Allan Rayman at The Troubadour

 

"I don't really talk much. I'm trying to say more but I don't have much to say," Allan Rayman announced to a sold out crowd during the Troubadour stop of his Hotel Tour. The date was in support of his sophomore album, Roadhouse 01, recently released by Communion Records. It's an odd turn of phrase for the artist, who's as notoriously known for his air of mystery as he is praised for his addictive mix of Americana and R&B. To date, he's only given a total of two interviews. One of the two was shared with Communion co-founder and Mumford & Sons member Ben Lovett, making you wonder if he needed a hand with being comfortable in the spotlight, or if this was another way to keep himself in the dark as much as possible. But let's not get too ahead of ourselves...

Rayman originally hails from Wyoming but currently resides in northern Toronto. He used to work in construction before turning to music. The earliest inkling of him on the internet was in late 2013, but when you click on the source or try to look it up in the Wayback Machine, all you get is a missing page. His debut album, Hotel Allan, was originally released as a free download in 2015. However, conflicting press the following year lists its release as 2016. It makes you question where in the middle the truth really lies. Rayman's music is a battle between trying to maintain balance and control. His video imagery pulls you into a surreal headspace while his lyrical energy and vocal rawness keeps you swimming in the water, and it's what brought us to yearning to learn more about this elusive artist.

 
 

In his sophomore effort, Mr. Roadhouse, Rayman follows the story of an alter-ego he's created, an outside entity he can put all of the blame and guilt of trying to manage stability between his personal desires to create and maintaining relationships in life. His continual fascination with hotels and roads displays almost an obsession with locations of impermanence. He's admitted limelight scares the shit out of him, and that he's of the mindset it could all disappear. Maybe the two are connected. Or maybe not. That's the beauty and the pitfall of keeping all your cards close: nobody can really say if their assumptions are right or wrong.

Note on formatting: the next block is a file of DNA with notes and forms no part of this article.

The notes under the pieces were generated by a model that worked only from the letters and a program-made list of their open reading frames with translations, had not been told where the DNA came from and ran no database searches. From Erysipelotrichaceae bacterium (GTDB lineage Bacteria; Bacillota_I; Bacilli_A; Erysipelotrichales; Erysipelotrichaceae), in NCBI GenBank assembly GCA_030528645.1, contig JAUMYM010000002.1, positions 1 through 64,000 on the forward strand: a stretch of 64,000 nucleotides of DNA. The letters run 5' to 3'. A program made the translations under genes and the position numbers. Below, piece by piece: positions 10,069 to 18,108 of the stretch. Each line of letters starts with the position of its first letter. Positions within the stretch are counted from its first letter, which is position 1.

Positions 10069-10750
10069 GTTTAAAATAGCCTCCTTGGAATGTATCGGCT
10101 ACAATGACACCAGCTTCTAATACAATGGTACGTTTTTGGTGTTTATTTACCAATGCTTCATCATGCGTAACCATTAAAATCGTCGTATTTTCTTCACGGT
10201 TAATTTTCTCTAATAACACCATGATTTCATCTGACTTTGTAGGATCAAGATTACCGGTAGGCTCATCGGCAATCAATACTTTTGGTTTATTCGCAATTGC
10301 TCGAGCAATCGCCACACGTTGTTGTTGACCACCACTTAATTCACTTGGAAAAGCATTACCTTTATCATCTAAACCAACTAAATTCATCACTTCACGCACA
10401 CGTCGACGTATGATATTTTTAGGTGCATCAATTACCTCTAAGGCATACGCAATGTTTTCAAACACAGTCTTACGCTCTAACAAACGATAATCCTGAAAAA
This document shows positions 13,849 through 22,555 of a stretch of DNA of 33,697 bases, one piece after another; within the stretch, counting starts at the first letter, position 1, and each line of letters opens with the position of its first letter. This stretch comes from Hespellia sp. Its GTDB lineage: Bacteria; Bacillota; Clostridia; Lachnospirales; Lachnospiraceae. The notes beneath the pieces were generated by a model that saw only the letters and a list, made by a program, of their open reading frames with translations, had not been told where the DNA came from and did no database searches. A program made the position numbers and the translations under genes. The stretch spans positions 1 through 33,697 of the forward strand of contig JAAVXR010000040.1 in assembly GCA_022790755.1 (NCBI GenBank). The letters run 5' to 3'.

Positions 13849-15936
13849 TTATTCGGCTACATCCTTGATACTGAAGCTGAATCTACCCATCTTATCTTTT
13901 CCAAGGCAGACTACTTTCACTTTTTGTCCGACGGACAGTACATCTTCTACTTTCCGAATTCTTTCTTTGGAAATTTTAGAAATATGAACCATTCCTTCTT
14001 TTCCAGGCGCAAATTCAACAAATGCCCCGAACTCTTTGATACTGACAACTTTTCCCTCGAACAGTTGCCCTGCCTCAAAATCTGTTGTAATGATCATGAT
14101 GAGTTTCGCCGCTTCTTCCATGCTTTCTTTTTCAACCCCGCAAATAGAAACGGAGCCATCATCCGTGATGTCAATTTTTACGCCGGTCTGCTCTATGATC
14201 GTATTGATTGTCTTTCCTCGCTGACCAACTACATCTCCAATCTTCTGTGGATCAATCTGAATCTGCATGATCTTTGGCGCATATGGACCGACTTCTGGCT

Let's swing back to where we started. The night began with a three-series pat-down at the door which would make the TSA blush then an odd Mariachi band took the stage. The trio performed their own renditions of The Beatles' "Don't Let Me Down," leaving most of the audience confused since the opener is a far cry stylistically from Rayman's music. However, a few were enraptured and stuck close to the stage. Finally, they departed and after the intermission the man of the hour came to the mic dressed in a hockey jersey with a bottle of Coppola in his hand. The first song started with a deep guitar lick and he danced across the stage before finishing it off with a thunderous laugh.

He howled and carried with him the precision of a puppet master on the stage, working intently with notes instead of strings. The frontman introduced his bandmates, Jessy on guitar and Moose behind him, labeling them the "Best Canadians." He led the audience on a journey and transformed the room into a sweat as everyone joined his movements on the more hip-hop leaning "Lucy The Tease." For an emerging artist, he's already developed quite the devoted following and is poised to only continue to grow as his music reaches new ears.

 

Photography by Lauren Adkins